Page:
Mouse plan limits streaming access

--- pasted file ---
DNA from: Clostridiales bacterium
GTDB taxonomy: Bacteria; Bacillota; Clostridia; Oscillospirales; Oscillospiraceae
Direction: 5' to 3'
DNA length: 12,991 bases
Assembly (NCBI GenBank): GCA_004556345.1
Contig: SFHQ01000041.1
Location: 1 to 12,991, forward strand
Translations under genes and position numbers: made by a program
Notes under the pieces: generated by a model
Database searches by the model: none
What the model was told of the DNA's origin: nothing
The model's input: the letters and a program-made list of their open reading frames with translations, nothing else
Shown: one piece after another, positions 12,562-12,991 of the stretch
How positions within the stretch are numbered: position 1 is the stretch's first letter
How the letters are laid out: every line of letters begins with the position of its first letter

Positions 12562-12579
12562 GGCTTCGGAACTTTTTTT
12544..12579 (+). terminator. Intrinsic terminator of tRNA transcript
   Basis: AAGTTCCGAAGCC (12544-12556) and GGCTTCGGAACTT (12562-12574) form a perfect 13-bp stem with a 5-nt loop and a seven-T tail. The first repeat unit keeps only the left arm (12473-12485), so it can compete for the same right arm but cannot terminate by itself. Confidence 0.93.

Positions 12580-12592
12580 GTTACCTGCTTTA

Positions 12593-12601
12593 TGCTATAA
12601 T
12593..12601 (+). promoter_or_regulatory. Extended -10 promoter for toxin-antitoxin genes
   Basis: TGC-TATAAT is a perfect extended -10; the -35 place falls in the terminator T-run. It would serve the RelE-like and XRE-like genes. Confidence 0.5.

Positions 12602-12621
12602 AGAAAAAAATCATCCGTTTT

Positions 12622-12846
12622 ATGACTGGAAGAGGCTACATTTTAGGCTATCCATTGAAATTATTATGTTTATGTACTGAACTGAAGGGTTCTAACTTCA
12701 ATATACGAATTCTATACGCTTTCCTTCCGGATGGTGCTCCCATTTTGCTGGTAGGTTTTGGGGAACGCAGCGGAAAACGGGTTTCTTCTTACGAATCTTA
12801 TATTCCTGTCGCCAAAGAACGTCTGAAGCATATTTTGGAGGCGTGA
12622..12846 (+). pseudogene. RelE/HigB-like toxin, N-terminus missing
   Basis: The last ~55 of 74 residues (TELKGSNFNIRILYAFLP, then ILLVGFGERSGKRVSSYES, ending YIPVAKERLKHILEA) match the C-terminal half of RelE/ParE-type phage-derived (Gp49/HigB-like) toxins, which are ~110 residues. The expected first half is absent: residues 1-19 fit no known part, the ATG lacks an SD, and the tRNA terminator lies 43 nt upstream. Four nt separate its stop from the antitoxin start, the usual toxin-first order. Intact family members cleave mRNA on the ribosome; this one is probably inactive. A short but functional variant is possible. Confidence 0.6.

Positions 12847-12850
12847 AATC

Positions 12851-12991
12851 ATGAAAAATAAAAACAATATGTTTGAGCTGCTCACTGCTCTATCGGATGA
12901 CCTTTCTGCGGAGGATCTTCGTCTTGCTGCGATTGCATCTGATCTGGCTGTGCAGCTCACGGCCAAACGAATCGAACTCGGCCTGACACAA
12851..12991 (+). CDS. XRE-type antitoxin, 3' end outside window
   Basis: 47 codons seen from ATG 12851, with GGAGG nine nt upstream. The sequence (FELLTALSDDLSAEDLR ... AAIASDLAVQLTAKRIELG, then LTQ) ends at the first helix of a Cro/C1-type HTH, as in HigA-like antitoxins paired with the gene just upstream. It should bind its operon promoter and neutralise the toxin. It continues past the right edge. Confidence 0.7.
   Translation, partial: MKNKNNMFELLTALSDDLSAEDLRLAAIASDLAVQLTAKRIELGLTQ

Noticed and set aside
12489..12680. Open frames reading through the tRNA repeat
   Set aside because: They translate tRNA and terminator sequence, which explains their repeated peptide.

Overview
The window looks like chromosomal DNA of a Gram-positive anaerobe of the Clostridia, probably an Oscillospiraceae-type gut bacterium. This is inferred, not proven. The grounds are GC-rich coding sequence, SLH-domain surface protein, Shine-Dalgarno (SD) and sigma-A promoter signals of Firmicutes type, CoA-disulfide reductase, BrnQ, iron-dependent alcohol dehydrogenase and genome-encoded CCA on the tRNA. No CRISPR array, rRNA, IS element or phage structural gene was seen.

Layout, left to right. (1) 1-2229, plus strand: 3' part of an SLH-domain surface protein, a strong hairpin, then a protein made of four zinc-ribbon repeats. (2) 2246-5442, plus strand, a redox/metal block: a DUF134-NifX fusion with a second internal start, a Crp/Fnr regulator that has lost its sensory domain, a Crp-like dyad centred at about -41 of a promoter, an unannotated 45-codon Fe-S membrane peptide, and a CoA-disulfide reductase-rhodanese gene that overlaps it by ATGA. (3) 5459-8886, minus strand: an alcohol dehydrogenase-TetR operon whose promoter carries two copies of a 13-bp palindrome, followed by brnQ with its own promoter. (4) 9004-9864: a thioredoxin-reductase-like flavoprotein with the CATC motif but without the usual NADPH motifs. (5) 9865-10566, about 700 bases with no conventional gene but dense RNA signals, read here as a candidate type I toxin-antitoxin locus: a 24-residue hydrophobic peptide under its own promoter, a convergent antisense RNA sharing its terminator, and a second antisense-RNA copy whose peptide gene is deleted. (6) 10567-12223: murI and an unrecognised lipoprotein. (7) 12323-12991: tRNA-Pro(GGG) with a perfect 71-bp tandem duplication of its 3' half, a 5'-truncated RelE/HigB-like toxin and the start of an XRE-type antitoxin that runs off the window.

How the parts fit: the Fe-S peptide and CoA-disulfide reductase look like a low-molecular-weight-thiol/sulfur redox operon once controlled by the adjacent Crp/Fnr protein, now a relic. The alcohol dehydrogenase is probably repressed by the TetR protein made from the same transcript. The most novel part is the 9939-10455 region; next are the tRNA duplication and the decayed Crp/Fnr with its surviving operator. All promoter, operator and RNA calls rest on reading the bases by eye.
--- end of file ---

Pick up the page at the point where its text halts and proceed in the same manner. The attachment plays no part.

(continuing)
When the World Cup begins Friday, Disney won’t be shy about flogging the tournament to auds around the world, from serving up promos at Disneyland Paris to creating Cup-related marketing messages around “Cars.”In the U.S., 52 of the 64 games will be shown live on ABC or an ESPN net. But there’s a big hole in ABC/Disney’s coverage of the world’s largest sports tourney — Web streaming. Though nearly all the matches will be broadcast on television live during the American workday, many of them won’t be available to the typical American worker. That’s because game streams will be accessible only via ESPN360, the sports net’s ambitious but obscure broadband channel that’s available mainly to Verizon and Adelphia high-speed subscribers and locked up exclusive broadband rights. No 360? No luck. Only about 8 million Americans have access to ESPN360. And it’s certainly not the venue of choice for the ethnic American audience that comprises a significant chunk of World Cup viewership. By contrast, CBS drew about 1.5 million viewers to its live Web streams of March Madness (and earned plenty of ad coin) when it offered all of its games live on CBSSportsline.com this year. Tanya VanCourt, VP and general manager for ESPN New Media Video Products, said, “When we have longform exclusive content, we reserve those events for ESPN360, so when we thought about the World Cup games we thought this platform made the most sense.” A spokesman added, “We want to grow ESPN360, and we’ve always held the opinion that some good content requires some investment.” For the net, the gamble is clear: Use the popularity of the matches to pressure other providers to take 360 — even if it means most consumers will get nada in the way of streaming on the far more accessible ESPN.com. ESPN360 will offer a free trial later in the tournament that will see 10 games offered to all users, though some of those games will take place on the weekend, when there’s far less Web demand. (ESPN also won’t offer any video highlights of games on any of its Web sites; those rights were sold separately by soccer org Fifa to Yahoo!) All this comes as some improbable candidates jump on the Cup video bandwagon. Even the New York Times is running match tracking with live blog commentaries and video diaries, with journo Roger Cohen and others offering their take. “The central characteristic of this media environment is that people have a lot of choices,” said deputy managing editor Jonathan Landman in explaining his paper’s push. “You can’t just think the games are on TV so that’s the only way people are going to get information about them.”
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